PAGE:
WVXU-FM reported on October 16, 2020, that cities and counties were increasingly lendingprosecutors to the U.S. Attorney's Office as gun violence continues to surge in Southern Ohio.U.S. Attorney Dave DeVillers referred to it as "the biggest problem that has ever happened tothe Southern District of Ohio."
According to WVXU, federal prosecutors have charged more than 200 new defendants withfirearms-related crimes this fiscal year 2020. The Southern District of Ohio has seen anincrease of 26 percent since October 2019 when compared to the district's four-year average.
DeVillers said gun violence is at historic levels in Cincinnati and Columbus with cases alsobeing up in Dayton. While several criminals are used to serving six months in a county jail forweapons violations, DeVillers said they are shocked when they are charged federally and getmore time.
"We're talking about consecutive sentences - five, seven to 10 years depending upon what youdo with the firearm," DeVillers said.
DeVillers said most violent crimes dealing with firearms involve drugs, and drug dealers couldnot use self defense as an excuse for possessing a gun and then using it to kill somebody. Atthe end of September, DeVillers announced federal charges against 16 defendants as part of aCincinnati gun violence initiative with ATF, Cincinnati Police and the Hamilton County Sheriff.
WSYX-TV reported on October 17, 2020, that there were 127 homicides in Columbus so far in2020, a total that exceeds the number of victims in the last two years. WDTN-TV reported onNovember 9, 2020, that city officials with Dayton and Columbus announced a lawsuit filed inFranklin County against the Ohio Attorney General’s Office over what they said was a failure tokeep guns out of the hands of criminals.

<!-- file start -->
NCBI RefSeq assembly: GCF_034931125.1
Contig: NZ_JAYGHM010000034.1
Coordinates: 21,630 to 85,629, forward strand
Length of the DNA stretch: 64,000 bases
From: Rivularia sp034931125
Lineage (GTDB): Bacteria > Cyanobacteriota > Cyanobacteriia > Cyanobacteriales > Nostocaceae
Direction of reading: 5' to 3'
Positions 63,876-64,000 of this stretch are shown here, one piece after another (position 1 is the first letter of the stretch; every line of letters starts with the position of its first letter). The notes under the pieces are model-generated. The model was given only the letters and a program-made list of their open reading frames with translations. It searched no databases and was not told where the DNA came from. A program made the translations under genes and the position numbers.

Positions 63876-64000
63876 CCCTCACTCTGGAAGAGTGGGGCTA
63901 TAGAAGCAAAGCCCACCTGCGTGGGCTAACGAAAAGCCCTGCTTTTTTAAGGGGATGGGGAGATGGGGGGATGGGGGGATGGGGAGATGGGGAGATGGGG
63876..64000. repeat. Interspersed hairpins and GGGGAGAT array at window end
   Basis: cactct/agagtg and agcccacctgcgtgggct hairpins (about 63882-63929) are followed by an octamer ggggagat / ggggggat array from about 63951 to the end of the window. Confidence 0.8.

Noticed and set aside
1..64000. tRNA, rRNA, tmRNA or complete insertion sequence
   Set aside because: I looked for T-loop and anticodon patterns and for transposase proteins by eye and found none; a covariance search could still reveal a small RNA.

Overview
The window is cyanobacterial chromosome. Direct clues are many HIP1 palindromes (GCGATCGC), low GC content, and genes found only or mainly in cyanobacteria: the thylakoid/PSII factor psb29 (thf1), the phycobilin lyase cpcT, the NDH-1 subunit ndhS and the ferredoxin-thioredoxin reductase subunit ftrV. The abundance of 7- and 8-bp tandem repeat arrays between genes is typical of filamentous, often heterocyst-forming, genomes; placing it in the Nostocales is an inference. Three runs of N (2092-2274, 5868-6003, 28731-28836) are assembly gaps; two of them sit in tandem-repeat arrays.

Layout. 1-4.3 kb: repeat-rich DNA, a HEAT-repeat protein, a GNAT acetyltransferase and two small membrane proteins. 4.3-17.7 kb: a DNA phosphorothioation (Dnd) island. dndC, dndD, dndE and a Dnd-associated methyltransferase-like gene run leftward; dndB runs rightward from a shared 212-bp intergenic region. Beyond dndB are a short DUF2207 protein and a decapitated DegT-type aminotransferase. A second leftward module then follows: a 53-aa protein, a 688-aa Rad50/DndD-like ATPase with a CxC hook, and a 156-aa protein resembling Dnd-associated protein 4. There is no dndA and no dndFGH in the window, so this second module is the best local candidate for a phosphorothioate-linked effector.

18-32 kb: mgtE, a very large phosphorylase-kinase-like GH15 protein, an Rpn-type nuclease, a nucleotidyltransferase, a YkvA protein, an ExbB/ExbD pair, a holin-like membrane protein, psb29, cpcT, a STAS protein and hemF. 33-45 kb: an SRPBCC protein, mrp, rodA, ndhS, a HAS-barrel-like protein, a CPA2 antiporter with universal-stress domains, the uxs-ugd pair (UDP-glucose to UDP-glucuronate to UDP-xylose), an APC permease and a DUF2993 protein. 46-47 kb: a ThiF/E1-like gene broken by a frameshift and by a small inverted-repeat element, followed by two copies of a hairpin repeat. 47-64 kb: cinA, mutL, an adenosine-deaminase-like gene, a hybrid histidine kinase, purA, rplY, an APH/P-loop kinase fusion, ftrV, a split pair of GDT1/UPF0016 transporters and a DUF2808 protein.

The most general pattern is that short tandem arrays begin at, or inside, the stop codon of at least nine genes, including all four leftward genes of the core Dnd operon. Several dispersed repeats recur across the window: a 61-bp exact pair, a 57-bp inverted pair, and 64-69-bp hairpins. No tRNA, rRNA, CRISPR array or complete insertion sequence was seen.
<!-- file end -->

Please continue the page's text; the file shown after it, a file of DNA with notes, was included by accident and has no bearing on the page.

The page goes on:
According to the Courthouse News Service, Columbus, Dayton, and a volunteer with MomsDemand Action for Gun Sense claim in their suit against Republican Attorney General DaveYost’s office and Ohio’s Bureau of Criminal Identification and Investigation that the bureau’sfailure to collect and maintain criminal history data could have deadly consequences.Incomplete databases impact background checks run by gun shops, and mean a gun could endup in the hands of someone with a disqualifying conviction.
The complaint cites news and government reports that found that a minimum of 27 percent ofOhio felony convictions in 2015 were not reported to the National Instant Criminal BackgroundCheck System. At least 90 courts between 2015 to 2018 had gone months at a time withoutreporting any crimes that would prohibit someone from owning a gun.
Clerks of court in Ohio are required by state law to send a weekly summary of each caseinvolving a felony, but the complaint said that only a portion of that data ever makes it to thedatabase. Some data is never entered by court clerks while other information is lost throughtechnological snafus.
While gaps in the state database became public knowledge in 2015, bureau employeesdescribed it as a “widespread issue” as early as 2012. The bureau launched a project that wassupposed to fix a part of the problem, but it was canceled in 2014. A working group formed in2013 to evaluate the issue advised that officials provide local courts with better mechanisms forsubmitting data on changes to firearm eligibility to state and federal databases.
The complaint states that deficiencies in the system reduce the efficacy of background checksconducted on would-be gun purchasers and concealed-carry permit holders. Examples citedincluded a rape committed by a home health care worker with a prior felony assault convictionand an Ohio State University employee’s murder of a colleague as examples of crimes madepossible by faulty background checks.